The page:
Jackson Award

Chair

Members

  • Barbara Blake
  • Virginia (Ginny) Hayssen
  • Matthew E. Hopton
  • Alicia V. Linzey

 

History and Mission

The Jackson Award Committee was established in 1977 to recognize members who have given long and outstanding service to the American Society of Mammalogists. The committee evaluates nominations and recommends a recipient to the Board of Directors.  The award is named in honor of Hartley H. T. Jackson, a man who was instrumental in founding ASM and who served the Society in numerous roles over many years.

2019 Hartley Jackson Award Recipient

The recipient of the 2019 Hartley H. T. Jackson Award for service to ASM is Edward J. Heske.  Following a highly productive career as a mammalian ecologist at the Illinois Natural History Survey and adjunct Professor at the University of Illinois, Ed retired from INHS (in 2016) and moved to Albuquerque (home of his postdoc with Jim Brown), where he is now associated with the Museum of Southwestern Biology, University of New Mexico.

Ed is a Patron Member of the ASM.  He first joined in 1980 while a PhD student at the University of California, Berkeley, where he received an ASM Grant-in-Aid for his research on the California vole.  He has remained productive throughout his career, with over 100 peer-reviewed publications and one book, thematically spanning the ecology and natural history of mammals; population and community ecology; reproductive biology and socio-ecology of rodents; and consequences of habitat fragmentation, habitat loss, and land conversion for mammalian ecology. 

The Hartley H. T. Jackson Award recognizes individual ASM members who have given long and outstanding service to the Society, and Ed has a record that exemplifies service in many forms, including elected positions, editorial positions, and service on a number of ASM committees.  In addition to his outstanding teaching, research, and publication career, Ed has devoted a large part of his professional career in service to the ASM.  He was elected to three terms on the Board of Directors before election to President-elect, followed by President and Past President (the latter includes life-long membership on the Board of Directors).  He has accumulated a total of 48 committee-years of service on seven ASM committees, including serving as Chair of three important committees – Grants-in-Aid (GIA), Resolutions, and Planning and Finance.  He is well-remembered for presenting the Host Resolution at ASM Annual Meetings for five years (including dressing up as God and a polar bear for some added humor), and also chaired an ad hoc committee to address the problem of declining membership in ASM in 2012.  While these efforts highlight Ed’s dedication to the ASM, his main activities have been in support of ASM publications and our student programs. He served as Associate Editor, Editor for Special Features, and Editor-In-Chief (twice) of the Journal of Mammalogy.  As Chair of GIA, he re-structured and enlarged the committee, developed a new method for ranking the increasingly large number of proposals, and continually pushed for increased funding.  Ed was an activist President, and one of the things he is most proud of is acting on a suggestion by his predecessor (Michael Mares) and promoting the establishment of the Travel Awards program.  During the initial years of this program, Ed contributed personal matching funds to increase the number of awards that could be supported, and he – somewhat shamelessly – sold raffle tickets at the Annual Meeting to add more funds to the program, until the Travel Awards program became an ASM tradition with sufficient Board support. This level of commitment to ASM typifies Jackson Awardees, and members such as Ed make this the great society that it is.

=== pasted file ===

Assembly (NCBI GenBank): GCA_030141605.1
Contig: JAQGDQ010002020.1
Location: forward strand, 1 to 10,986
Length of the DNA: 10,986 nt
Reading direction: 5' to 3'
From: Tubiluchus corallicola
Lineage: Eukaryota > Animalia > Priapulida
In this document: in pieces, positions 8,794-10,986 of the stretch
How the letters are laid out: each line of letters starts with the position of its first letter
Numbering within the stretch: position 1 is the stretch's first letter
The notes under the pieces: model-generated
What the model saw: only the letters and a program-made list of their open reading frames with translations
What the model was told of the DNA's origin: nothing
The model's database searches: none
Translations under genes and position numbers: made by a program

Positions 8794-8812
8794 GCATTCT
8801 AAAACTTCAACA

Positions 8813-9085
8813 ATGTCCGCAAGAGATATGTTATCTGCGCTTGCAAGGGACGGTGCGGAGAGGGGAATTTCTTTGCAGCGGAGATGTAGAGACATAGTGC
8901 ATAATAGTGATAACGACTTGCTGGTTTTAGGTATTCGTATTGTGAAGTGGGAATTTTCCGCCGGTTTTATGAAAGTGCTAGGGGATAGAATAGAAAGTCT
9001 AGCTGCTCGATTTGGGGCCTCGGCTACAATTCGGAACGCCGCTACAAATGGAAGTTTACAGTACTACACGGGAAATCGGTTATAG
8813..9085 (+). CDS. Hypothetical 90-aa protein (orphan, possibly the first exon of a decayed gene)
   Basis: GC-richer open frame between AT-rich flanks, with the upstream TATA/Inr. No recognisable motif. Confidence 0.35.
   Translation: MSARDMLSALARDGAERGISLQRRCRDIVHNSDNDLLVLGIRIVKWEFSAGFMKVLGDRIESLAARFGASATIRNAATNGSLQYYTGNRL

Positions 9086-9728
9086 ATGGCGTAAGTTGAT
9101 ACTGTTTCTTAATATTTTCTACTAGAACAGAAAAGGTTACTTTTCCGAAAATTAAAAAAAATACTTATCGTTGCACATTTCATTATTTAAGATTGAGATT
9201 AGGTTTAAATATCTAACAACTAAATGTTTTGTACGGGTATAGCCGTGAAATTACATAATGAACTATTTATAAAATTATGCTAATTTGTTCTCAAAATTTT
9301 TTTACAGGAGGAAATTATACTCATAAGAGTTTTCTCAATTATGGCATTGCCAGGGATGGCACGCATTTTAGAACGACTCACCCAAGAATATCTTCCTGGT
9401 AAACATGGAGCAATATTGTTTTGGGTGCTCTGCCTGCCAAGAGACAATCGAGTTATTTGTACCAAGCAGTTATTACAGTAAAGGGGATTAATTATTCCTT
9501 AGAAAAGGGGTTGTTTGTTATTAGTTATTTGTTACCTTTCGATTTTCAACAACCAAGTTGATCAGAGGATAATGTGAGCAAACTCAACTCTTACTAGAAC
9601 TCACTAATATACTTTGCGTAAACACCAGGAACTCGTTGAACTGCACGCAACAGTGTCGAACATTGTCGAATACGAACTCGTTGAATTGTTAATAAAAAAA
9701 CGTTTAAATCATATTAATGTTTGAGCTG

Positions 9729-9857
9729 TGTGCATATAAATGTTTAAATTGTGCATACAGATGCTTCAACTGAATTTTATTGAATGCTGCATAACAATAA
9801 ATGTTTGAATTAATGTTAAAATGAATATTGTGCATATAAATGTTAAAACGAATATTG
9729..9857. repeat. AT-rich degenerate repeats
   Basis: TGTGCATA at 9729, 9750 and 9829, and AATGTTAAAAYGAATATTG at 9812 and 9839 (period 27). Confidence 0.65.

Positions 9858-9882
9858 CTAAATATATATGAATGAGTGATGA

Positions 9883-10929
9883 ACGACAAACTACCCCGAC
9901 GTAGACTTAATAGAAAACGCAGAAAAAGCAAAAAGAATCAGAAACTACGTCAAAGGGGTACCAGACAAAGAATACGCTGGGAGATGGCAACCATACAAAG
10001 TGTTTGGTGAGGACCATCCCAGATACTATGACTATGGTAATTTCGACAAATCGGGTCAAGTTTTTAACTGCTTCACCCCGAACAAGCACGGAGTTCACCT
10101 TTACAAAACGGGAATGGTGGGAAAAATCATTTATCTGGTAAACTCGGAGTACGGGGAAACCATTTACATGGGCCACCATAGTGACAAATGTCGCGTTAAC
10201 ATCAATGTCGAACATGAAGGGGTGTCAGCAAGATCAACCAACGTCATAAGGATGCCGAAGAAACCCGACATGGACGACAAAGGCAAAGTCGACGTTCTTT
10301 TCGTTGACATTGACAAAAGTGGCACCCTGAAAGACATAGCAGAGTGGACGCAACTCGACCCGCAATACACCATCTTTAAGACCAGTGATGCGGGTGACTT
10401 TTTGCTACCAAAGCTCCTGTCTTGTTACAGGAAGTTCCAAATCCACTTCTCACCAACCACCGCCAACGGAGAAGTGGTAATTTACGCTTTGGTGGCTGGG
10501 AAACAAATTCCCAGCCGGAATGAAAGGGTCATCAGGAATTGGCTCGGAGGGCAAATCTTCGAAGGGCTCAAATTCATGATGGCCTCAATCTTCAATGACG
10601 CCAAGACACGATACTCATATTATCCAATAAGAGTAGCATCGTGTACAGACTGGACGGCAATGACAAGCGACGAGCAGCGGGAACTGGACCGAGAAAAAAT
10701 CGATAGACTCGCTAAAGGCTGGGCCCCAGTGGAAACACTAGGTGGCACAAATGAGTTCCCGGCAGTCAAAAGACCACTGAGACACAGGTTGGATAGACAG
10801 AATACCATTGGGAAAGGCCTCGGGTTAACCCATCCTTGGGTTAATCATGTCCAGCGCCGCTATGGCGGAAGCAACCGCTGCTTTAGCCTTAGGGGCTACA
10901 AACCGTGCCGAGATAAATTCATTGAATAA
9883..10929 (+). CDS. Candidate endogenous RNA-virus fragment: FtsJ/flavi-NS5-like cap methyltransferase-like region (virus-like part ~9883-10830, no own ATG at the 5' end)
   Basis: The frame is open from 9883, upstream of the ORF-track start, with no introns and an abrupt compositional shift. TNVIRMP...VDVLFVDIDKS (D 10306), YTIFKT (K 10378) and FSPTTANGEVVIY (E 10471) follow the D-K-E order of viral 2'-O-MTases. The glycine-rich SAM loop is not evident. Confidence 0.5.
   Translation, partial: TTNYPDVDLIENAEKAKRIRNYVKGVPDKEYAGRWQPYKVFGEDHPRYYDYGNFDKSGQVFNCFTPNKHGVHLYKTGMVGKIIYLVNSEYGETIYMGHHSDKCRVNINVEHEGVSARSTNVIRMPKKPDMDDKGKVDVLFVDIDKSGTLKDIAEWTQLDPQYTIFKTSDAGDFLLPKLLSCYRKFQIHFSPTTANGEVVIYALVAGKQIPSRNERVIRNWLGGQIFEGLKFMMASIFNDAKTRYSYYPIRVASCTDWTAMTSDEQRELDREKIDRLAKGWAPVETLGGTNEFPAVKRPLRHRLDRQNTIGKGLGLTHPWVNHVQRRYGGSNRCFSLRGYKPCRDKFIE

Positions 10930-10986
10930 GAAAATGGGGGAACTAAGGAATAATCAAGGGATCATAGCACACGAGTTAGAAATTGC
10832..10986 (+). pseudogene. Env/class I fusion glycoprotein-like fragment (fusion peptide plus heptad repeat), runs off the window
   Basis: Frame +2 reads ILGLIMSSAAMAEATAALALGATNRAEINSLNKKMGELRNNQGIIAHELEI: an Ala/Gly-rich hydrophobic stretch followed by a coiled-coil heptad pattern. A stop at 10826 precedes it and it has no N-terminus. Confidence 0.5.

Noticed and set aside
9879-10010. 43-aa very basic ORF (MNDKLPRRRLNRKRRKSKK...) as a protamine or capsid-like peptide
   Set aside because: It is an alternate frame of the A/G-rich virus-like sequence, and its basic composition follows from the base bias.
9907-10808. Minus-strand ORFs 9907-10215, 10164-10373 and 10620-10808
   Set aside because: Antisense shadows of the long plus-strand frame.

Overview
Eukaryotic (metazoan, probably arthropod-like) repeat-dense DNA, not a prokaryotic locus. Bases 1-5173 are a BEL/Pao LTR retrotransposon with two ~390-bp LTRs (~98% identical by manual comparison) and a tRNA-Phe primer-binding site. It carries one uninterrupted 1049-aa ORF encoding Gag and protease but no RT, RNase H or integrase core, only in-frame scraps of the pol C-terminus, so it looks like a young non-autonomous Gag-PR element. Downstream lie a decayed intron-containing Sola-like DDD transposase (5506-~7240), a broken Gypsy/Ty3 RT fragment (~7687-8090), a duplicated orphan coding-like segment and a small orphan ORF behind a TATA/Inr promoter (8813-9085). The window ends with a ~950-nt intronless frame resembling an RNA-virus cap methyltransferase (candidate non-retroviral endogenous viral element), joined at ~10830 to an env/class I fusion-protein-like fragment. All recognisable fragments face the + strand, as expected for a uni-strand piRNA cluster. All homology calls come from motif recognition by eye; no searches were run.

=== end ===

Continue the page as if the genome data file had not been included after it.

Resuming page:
Past Awardees

Click here for past recipients of the Hartley H. T. Jackson Award.

Nominations for the Hartley H. T. Jackson Award

The Hartley H. T. Jackson Award honors individuals with a long and outstanding record of service to mammalogy and the American Society of Mammalogists.  Nominees should have extensive service in areas such as governance of the Society, special projects of the Society, editing of Journal of Mammalogy or Mammalian Species (Editors, Associate Editors, or others), and/or serving on multiple committees of the Society.

Candidates may be nominated by any member who is familiar with the candidate’s service to the Society and mammalogy in general. A letter of nomination (2 pages maximum) should describe the candidate’s extensive service and should elaborate the reasons this person should be considered for the award. The letter of nomination, a curriculum vita for the nominee, and up to 4 additional letters of support (all incorporated into a single PDF) should sent to Daniel K. Odell (e-mail: d2tm2@juno.com) by 1 March. The recipient will be announced at the annual meeting of the Society. Nominations are not retained from previous years. Please send any questions about the award or the nomination to Barbara Blake.

Click here for past recipients of the Hartley H. T. Jackson Award

Download a PDF version of the nomination procedures here.

 

HARTLEY H. T. JACKSON AWARD for long and outstanding service to ASM

1970-1979

  • 1978—William B. DavisTexas A&M University
  • 1979—William H. Burt, University of Michigan

1980-1989

  • 1980—Bryan P. Glass, Oklahoma State University
  • 1981—No recipient
  • 1982—No recipient
  • 1983—J. Knox Jones, Jr., Texas Tech University
  • 1984—Oliver P. Pearson, University of California, Berkeley
  • 1985—Sydney Anderson, American Museum of Natural History
  • 1986—Murray L. JohnsonBurke Memorial Washington State Museum
  • 1987—Donald F. HoffmeisterUniversity of Illinois
  • 1988—Karl F. KoopmanAmerican Museum of Natural History